Kevin Mason:
You know, that's also a key thing for me, is I really am keen to get clients to tag product in a way that's really visual. I think the visual kind of clues of something is aging or something shouldn't be in this position or something should have moved to the next stage is really good. Especially, dealing with creatives that hopefully get triggered by visual things, but you'll find it's, when I walk around the studio and I'll walk with the lead or someone like that, I want them to be able to say, "Well, this product is jarring, because it's sitting out of place in some way." That's an ideal scenario for me, that it should be really clear, "This is in the wrong place," and that's a good thing, because now we've been aware of that.
Kevin Mason:
Sometimes you'll walk into a studio, and especially if it's on model fashion, it's impossible to tell what's styling, what's the actual product they should be shooting, what is the stuff that's meant to be going to the digitech. There's just products everywhere and it can be overwhelming, and that's interesting for me, but I can see then, as a studio, that's really chaotic for people to get a handle on what they need to do next.
Daniel Jester:
The visual cues for aging stuff I think is really important, and you jogged my memory of another process that I recall where every day of the week, Monday through Friday had a different colored tag for the product. That was a really easy way for the team on set, and it was ingrained with everybody to say, "Today is Tuesday," so if the tag is supposed to be blue, and we see a red tag coming down the line and that was the previous Friday, which means that's been in here too long. That should have been dealt with, and so now it jumps to the front of the line and everybody's on deck to watch out for that because it's really obvious in a sea of blue tags that there's some stragglers hanging out there.
Kevin Mason:
That's something that I've worked with a lot as well, and the idea that, "Okay, if it's a re-shoot, it should have a different color, it's a problem item," and those things always jump to the front of the queue and everyone can always see it. Like you say, it's red or purple, it's a priority and let's move forward with that.
Daniel Jester:
If it's an outlier in the process, we had a situation where things would get tagged with black if they just needed to go skip photography altogether and go directly to digitech for some reason. I can't remember to the circumstances that that would happen, but it did come up.
Daniel Jester:
Very interesting. I feel like we went down a little bit of a rabbit hole there. Let's come back to our high level perspective, the process map. We can't get up on a catwalk like they can, the guys in the Phoenix Project can, but we certainly can review our process document or at the very least, write out what we think our process is, and then like you mentioned, we can walk the floor. So, now that we have maybe the perspective that we're looking for, we've probably identified some things that look kind of weird. How do we start to dig into those things?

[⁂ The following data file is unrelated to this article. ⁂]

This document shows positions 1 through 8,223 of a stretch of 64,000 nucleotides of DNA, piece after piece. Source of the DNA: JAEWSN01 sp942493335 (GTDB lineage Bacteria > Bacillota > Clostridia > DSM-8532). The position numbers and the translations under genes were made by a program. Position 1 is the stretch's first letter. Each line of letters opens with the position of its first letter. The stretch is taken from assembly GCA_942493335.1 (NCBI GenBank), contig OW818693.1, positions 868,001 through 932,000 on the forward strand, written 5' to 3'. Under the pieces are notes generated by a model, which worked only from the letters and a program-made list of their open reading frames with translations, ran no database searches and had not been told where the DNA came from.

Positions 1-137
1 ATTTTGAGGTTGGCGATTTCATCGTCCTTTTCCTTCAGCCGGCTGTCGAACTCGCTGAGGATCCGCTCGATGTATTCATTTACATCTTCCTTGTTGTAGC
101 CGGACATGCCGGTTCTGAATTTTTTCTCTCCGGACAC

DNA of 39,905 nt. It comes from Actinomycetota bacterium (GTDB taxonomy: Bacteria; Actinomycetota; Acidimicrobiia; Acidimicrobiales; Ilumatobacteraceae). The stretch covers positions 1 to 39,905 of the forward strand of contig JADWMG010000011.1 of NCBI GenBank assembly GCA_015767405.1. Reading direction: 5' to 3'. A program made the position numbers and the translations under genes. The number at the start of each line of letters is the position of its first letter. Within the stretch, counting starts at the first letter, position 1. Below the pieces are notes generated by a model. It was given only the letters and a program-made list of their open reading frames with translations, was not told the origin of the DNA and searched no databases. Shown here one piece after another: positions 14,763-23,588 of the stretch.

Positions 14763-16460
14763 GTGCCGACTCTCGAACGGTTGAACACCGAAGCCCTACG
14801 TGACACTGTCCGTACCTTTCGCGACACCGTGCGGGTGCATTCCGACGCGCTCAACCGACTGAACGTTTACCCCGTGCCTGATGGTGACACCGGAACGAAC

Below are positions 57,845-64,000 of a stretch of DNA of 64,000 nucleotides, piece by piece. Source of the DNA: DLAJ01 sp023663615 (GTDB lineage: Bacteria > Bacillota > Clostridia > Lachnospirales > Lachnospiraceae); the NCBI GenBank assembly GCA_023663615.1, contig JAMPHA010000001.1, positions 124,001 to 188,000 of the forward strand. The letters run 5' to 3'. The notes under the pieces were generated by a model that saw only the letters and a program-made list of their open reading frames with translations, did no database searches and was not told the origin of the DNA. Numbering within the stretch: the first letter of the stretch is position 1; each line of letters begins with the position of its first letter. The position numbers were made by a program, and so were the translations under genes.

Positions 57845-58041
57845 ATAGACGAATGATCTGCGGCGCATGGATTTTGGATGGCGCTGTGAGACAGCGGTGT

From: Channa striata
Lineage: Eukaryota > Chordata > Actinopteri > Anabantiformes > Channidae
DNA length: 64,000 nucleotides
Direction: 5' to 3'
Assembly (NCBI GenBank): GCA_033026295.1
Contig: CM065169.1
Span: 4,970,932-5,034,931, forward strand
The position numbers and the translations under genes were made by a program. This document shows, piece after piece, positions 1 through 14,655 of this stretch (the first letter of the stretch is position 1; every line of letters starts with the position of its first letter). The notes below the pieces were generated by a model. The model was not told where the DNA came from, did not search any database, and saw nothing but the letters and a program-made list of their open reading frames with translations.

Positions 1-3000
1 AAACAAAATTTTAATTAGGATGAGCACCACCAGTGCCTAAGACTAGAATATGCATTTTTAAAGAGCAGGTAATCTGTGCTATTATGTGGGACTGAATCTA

Kevin Mason:
I think it depends on what level we want to dig into them. So, let's say in the scenario that we've got the overall process map for the whole studio, obviously it needs to break down into kind of tasks and roles at some point. It's always good for me to then go into say a particular set, let's just pick a model set, and see if the people in there without kind of testing them, but if they understand the process map, and as much as does any of it going to make sense to them, because, what I always find is that people always say they have different goals, they take the quickest route to get to the outcome that they want to, and it may be that the process map works beautifully until it gets to the point of content creation within the set. So, it's then about breaking that down and say, "Okay, for your individual role, does this make sense to you?", and watching what someone does in a set is also then really key to understanding that.
Daniel Jester:
Matching up the process map with the physical actions that are happening, we can all draw out a document and take the steps, and then, we've talked on the show about process improvement before and it coming from bottom up as opposed to top down, and that is because there's often a disconnect between what a mid-level or senior-level manager in a studio thinks the process is and what the team is actually doing to either overcome some barrier that they've run into.
Daniel Jester:
A lot of times, and I'm sure you've seen this dozens of times Kevin, is a bandaid for a problem that doesn't even exist anymore that carries on because that problem changed or got solved, but the rest of the process didn't, and that's one of the interesting things that I wanted to talk to you about next is that sort of domino effect of some of these things sometimes, and it can be hard to figure out what is the root cause of a problem and what is the symptom. Are we seeing, at this point in the process, are we seeing a symptom of a problem that occurs somewhere else, or have we identified the root cause? How do we know?
Kevin Mason: